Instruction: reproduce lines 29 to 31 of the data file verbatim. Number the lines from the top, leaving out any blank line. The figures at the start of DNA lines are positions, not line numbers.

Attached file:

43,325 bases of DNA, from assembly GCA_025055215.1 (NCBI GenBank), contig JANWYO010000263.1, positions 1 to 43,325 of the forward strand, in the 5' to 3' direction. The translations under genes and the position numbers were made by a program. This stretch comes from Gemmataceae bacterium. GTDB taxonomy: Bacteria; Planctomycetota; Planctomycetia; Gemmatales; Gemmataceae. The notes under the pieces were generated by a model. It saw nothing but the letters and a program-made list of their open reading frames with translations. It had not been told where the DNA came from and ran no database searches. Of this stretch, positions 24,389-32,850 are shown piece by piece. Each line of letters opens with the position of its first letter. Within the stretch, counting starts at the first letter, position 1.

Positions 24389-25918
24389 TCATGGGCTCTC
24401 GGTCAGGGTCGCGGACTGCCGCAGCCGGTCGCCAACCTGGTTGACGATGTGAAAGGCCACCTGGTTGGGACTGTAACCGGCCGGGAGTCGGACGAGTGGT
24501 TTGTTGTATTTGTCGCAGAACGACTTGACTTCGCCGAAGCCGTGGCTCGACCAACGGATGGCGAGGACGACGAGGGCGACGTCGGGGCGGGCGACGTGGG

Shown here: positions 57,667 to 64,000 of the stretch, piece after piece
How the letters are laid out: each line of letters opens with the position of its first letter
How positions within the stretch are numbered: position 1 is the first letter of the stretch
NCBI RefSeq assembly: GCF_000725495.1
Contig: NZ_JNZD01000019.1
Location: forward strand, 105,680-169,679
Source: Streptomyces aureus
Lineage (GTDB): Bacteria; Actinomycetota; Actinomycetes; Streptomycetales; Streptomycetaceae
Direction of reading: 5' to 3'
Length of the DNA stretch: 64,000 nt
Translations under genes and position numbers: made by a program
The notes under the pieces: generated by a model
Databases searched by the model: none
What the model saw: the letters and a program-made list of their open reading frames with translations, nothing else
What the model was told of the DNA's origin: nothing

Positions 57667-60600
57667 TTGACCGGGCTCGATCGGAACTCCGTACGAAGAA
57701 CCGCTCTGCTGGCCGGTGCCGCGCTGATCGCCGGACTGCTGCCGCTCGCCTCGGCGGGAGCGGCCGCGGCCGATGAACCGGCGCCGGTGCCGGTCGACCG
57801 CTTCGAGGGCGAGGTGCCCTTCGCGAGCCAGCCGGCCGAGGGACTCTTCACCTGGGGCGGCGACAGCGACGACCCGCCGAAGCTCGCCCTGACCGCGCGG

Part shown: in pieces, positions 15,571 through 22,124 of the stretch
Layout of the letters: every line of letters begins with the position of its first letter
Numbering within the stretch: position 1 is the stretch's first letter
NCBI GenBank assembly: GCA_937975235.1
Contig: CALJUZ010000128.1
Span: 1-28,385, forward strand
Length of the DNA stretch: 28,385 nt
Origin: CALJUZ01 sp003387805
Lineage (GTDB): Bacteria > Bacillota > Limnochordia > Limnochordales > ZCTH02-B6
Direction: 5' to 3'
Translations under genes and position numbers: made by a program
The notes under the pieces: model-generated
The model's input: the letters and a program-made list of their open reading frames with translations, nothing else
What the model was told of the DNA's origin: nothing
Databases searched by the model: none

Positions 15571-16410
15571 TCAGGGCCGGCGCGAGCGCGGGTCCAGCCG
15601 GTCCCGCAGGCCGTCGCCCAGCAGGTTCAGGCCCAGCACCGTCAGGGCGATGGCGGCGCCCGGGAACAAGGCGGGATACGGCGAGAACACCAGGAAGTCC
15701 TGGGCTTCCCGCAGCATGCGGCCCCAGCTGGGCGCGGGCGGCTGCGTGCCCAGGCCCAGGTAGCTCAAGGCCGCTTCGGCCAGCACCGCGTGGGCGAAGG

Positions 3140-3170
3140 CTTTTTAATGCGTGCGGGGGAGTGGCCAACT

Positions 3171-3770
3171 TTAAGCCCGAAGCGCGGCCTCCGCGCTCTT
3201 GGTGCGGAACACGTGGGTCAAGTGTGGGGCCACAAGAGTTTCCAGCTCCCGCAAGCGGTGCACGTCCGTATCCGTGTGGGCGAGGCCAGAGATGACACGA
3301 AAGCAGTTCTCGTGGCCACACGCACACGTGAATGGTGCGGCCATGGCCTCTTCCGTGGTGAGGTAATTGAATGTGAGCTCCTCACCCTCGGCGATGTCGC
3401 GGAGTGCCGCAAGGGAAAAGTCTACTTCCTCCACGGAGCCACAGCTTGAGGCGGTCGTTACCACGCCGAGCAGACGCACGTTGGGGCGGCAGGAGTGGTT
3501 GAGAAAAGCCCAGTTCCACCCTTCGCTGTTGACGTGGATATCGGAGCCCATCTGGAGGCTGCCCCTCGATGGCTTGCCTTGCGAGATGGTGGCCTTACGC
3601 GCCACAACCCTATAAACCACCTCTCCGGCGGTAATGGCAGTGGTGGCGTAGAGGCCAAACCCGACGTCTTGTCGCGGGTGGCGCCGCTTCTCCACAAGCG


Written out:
Contig: CALJUZ010000128.1
Span: 1-28,385, forward strand
Length of the DNA stretch: 28,385 nt